Auckland Winter Champs

By David

Next week we’re off to the Auckland Winter Championships. Actually we’re not “off” to them at all. Being as we operate out of the Henderson Pool, the Auckland Winter Championships are coming to us. I’m looking forward to it. I’ve always enjoyed the meet, right back to when I swam in it in the late 1960s. The meet wasn’t held in the Henderson Pool back then. Henderson only became its home in the early 1990s.

Two of our swimmers, Nikki and Jessica

In 1969 I won the senior men’s 100 breaststroke title. New Zealand’s star breaststroker at the time was Joco Ruzio-Saban. He was from Auckland but fortunately for me he didn’t enter the Championships in 1969. Coming from rural Gisborne winning the Auckland Championships was a very big deal; or at least the local Gisborne Herald said it was. The time was painfully slow. Many years later when Jane won the women’s version of the same race she was about eight seconds ahead of her struggling parent. Mind you she did not have to deal with some of the ancient rules that made breaststroke harder to swim in the old days. I taught our Bronze Squad (that’s the young swimmers) 1969 breaststroke at practice today. They seemed to enjoy swimming along, with the old wide kick and head stuck up out of the water breaststroke that we used to swim. I heard Xavier tell his mates that this was the way the “old ladies” in the aqua-jogging lane swam breaststroke.

When Toni Jeffs came to Wellington to train the first “away” meet we took her to was the Auckland Winter Championships. On the flight to Auckland Toni, Gary Hurring and I were upgraded to First Class. Gary and I were sitting towards the back of the First Class section. Toni was near the front sitting next to Roger Douglas who, at the time, was the Government’s Minister of Finance. I leaned over and said to Gary in what I thought was a soft stage whisper, “Who’s that gray haired old bugger sitting next to Toni Jeffs from Wellington, New Zealand?” It can’t have been soft enough. Roger Douglas turned around, gave a small wave and a smile and said, “It’s Roger Douglas from Auckland, New Zealand.”

Several years later when all the controversy about Toni being sponsored by Tiffany’s Night Club was swirling around, Television New Zealand would call me in Wellington to see if our team was swimming in the Auckland Winter Championships. If we were entered a news crew would be sent out to Henderson to record the event. I’m afraid we don’t merit that attention these days; not yet anyway. Come to think of it no one does.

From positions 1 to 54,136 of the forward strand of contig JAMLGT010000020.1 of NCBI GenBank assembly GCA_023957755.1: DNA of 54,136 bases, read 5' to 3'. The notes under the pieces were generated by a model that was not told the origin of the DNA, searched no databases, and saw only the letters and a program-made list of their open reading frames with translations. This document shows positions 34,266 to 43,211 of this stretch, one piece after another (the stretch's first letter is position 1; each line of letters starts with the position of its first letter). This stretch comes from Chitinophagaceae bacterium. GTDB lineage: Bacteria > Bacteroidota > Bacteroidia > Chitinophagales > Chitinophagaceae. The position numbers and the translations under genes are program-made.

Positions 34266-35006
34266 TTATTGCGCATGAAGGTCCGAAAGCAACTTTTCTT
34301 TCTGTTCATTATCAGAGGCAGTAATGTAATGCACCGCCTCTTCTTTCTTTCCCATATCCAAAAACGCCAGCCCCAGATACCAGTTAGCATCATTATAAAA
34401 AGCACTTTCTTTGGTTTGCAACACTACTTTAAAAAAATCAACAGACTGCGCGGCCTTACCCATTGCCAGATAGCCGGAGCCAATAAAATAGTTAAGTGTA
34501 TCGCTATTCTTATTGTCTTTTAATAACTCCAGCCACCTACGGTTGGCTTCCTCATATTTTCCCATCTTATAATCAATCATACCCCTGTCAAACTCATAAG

Back in those days our team always sat with Coach Ross Anderson and his West Auckland Aquatics swim team. Little wonder he was New Zealand’s best coach. He was a man who saw the big picture better than most. No matter what the controversy or gossip when we walked in the door of the Henderson Pool there was always a cheery wave and a, “Come and sit with us, David.” He had a great team too; John Steel, Johnny Munro, Ross Anderson Junior, Paul Kent, Nick Sanders, Craig Ford and Georgina Hall. Now there’s a list of characters. The place and the meet will not be quite the same without Ross Anderson. I just hope we can do a good job with the team that I still think of as being partly his.

Jane qualified for her first New Zealand Open Nationals swimming at the Auckland Winter Championships. She was eleven and won the 50 breaststroke in a time that was a hundredth of a second under the qualifying time. She was naturally pleased and came up to her father and coach and breathlessly exclaimed, “I did it.” I had no idea what she was talking about and asked, “You did what?” There is a moral in that. Too many swimmers are under too much pressure from coach and parent to qualify for this or swim fast in that. Swimmers generate their own pressure. There is little need for us to add to it. Lydiard used to say, “If it doesn’t happen naturally it won’t happen at all.” It’s good advice.

We’ve got twenty one swimmers entered in the 2010 version of the Auckland Winter Championships. It will be interesting to see how they go. They are a good group of swimmers who have worked well to understand their new coach and his strange training ideas. Since I arrived back from the United States there has only been time to do eight weeks of build up conditioning, one week of anaerobic swimming and three weeks of trials and coordination training. But, the Auckland Winter Championships have been good to us in the past. Let’s just hope that run continues. Two of the team’s seniors, i and Jessica are in this photograph. They are both great fun to have around; Jessica contentious and reserved, Nikki, larger than life, a New Zealand version of Rhi Jeffrey. With them and Zane, Justin, Kirsty, Anaru, Amelia, Jane, Sarah, Sophie and eleven others it should be a fun weekend. We will let you know.